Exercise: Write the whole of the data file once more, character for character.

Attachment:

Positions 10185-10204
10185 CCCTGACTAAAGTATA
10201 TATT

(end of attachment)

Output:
Positions 10185-10204
10185 CCCTGACTAAAGTATA
10201 TATT